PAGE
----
Hedibert F. Lopes*, Robert McCulloch and Ruey Tsay: Time-varying Covariances: A Cholesky Decomposition Approach
In this paper, we introduce a new class of time-varying multivariate stochastic volatility models that rely upon the Cholesky decomposition of the vector of time series covariance matrices at each given time period. Our model structure encompasses and/or generalizes several of the existing factor-like stochastic volatility models recently proposed in the financial econometrics literature. We compare our model with competing ones by posterior predictive assessment and portfolio cumulative gains in emerging and developed economy stock markets.

Malcolm J. Price*, Nicky J. Welton and A.E. Ades: Bayesian Inferential Techniques for Modelling the Effect of Treatment on Disease Progression Represented by a Continuous-time Markov Model
A four-state continuous time markov model is used to represent the disease progression of asthma sufferers in randomised controlled trials measuring the relative efficacies of different treatments for asthma. The data, in the form of aggregated discrete time transitions, have a multinomial likelihood. However, the competing risks structure makes it difficult to model different separate treatment effects on different transition probabilities using standard logistic regression models. Instead the transition rates are modelled using log-linear regression, and these rates are converted to transition probabilities using Kolmogorovs forward equations. A range of plausible treatment models is developed in which the relative treatment effects act on different combinations of forward, backward transitions, or both. This specification of a structure for the summary treatment effects allows the results to be generalised across studies making it possible to perform meta-analysis. Bayesian inferential techniques with uninformative priors are used and the parameters are estimated using MCMC simulation in WinBUGS and WBDiff is used to solve the forward equations. Model comparison is performed using the DIC and it is demonstrated that the 9 transition probabilities can be modeled in terms of 6 rates, and that a single parameter, acting on all backward transitions, is a sufficient representation of the difference between the effects of the treatments in each trial.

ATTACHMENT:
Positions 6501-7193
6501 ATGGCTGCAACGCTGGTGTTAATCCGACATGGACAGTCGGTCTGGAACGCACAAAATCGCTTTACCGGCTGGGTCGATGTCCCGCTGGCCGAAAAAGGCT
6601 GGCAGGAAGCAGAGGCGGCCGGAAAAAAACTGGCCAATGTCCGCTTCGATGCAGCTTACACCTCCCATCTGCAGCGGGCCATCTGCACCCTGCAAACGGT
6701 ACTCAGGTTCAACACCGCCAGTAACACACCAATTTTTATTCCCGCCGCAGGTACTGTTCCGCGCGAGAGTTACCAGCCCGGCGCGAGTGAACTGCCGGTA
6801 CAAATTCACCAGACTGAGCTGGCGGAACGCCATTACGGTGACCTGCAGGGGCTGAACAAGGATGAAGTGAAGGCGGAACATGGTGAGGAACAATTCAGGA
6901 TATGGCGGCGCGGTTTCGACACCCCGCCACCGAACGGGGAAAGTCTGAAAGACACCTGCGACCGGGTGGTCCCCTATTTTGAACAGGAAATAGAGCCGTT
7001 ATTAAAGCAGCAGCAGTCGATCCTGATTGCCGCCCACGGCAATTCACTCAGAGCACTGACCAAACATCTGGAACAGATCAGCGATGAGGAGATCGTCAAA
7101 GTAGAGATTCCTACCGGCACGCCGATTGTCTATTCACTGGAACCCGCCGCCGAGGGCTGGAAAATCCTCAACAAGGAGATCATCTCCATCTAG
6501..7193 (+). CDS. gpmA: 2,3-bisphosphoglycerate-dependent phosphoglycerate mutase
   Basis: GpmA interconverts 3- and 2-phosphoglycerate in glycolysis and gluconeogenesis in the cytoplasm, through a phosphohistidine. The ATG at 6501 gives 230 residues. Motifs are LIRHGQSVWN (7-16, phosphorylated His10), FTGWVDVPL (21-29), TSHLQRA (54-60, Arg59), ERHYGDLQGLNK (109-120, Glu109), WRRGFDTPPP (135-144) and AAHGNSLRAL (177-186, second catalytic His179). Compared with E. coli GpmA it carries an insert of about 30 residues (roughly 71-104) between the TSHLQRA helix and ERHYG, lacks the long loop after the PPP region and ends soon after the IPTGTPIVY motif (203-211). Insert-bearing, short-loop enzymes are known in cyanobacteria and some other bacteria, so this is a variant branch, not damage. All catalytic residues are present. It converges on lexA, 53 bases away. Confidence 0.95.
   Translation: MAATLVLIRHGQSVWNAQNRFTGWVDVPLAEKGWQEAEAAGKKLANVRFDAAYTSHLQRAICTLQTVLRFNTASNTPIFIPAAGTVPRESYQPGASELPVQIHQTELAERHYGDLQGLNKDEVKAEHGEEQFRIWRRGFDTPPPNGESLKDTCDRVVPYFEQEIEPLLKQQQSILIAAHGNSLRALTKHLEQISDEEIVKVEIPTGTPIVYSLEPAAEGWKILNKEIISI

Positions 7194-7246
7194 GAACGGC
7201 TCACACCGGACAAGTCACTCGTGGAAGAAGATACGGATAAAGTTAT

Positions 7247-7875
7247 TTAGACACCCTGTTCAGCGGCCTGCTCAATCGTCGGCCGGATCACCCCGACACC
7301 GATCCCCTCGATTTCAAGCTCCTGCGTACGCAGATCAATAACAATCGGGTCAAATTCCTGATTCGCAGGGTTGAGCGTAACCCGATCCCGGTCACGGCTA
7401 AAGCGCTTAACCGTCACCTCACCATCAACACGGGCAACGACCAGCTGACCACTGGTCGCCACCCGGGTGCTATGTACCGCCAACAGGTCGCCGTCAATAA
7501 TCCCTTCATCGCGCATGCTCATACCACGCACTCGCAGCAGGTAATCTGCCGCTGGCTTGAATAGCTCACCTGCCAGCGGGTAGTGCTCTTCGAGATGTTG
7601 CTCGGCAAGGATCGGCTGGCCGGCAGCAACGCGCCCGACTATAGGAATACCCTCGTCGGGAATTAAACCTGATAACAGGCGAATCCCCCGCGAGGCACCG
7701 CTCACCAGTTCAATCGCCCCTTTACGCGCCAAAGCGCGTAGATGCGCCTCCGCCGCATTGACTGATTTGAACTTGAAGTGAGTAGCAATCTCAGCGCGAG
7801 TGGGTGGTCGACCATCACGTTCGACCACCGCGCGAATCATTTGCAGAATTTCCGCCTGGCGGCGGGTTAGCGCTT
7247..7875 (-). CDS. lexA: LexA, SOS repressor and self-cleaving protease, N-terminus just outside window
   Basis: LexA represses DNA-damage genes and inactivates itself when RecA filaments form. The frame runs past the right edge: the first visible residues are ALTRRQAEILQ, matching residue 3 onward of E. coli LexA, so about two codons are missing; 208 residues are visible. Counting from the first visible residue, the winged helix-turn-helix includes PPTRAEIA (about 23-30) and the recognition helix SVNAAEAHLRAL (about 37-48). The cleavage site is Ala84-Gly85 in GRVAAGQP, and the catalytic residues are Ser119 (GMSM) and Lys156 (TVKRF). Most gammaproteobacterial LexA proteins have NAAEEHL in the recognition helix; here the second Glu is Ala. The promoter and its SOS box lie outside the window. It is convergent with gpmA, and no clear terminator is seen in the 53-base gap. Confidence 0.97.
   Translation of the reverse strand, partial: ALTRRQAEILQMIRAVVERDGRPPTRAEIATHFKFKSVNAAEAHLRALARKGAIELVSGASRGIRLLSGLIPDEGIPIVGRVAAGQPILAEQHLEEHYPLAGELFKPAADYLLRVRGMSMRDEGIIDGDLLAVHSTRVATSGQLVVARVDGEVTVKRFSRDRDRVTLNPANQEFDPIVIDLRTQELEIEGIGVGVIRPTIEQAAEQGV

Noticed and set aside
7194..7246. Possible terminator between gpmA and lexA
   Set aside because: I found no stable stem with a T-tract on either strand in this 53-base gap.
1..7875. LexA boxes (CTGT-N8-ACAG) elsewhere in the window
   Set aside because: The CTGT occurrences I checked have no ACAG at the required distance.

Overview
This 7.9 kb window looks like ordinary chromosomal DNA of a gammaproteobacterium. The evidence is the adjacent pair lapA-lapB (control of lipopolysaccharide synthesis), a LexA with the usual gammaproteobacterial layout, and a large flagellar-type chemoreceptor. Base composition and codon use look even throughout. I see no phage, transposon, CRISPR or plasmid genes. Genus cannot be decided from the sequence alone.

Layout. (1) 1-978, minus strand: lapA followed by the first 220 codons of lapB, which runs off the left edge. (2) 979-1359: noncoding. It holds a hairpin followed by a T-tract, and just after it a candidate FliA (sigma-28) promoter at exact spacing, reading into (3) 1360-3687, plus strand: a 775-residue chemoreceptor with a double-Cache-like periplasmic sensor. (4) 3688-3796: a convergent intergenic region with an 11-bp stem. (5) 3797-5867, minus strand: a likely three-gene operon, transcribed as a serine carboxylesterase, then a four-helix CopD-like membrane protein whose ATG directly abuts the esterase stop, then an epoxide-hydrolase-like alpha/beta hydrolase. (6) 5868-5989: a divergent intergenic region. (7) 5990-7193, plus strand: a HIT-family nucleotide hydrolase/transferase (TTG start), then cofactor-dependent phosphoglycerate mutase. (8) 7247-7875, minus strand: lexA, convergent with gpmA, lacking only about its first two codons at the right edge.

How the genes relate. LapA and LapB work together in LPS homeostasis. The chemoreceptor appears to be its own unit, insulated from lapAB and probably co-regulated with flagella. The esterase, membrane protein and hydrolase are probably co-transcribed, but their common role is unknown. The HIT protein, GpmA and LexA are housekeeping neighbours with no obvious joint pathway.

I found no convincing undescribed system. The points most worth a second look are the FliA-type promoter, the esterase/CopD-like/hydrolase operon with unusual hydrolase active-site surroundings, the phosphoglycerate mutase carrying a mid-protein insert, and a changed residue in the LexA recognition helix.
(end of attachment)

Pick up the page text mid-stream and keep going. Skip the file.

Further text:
Vilda Purutçuoglu* and Ernst Wit: Bayesian inference for the MAPK/ERK pathway by considering the dependency of the kinetic parameters
The MAPK (mitogen-activated protein kinase) or its synonymous ERK (extracellular signal regulated kinase) pathway is one of the major signal transduction systems which regulates the cellular growth control of all eukaryotes like cell proliferation and apoptosis. Because of its importance in cellular lifecycle, it has been studied intensively, resulting in a number of qualitative descriptions of this regulatory mechanism. In this study we describe the MAPK/ERK pathway as an explicit set of (quasi) reactions by combining these studies. Then we estimate in a Bayesian setting the model parameters of the network, i.e. the stochastic rate constants, via MCMC and data augmentation. In the estimation we apply the Euler approximation, which is the discretized version of diffusion approximation. Additionally in our inference algorithm we consider all possible kinds of dependency coming from distinct stages of updates of time states and parameters for such a realistic and complex system. We use the simulated data from the diffusion approximation according to our (quasi) biochemical reactions to test the inference method. Our reaction set takes into account the localization and different binding sites of the molecules in the cell by implementing the multiple parametrizations. From the simulations it is clear that the sampler converges well and is able to identify the dynamics of the MAPK/ERK pathway.

Matteo Ruggiero* and Stephen G. Walker : Urn-based Particle Processes for Fleming-Viot Models in Bayesian Nonparametrics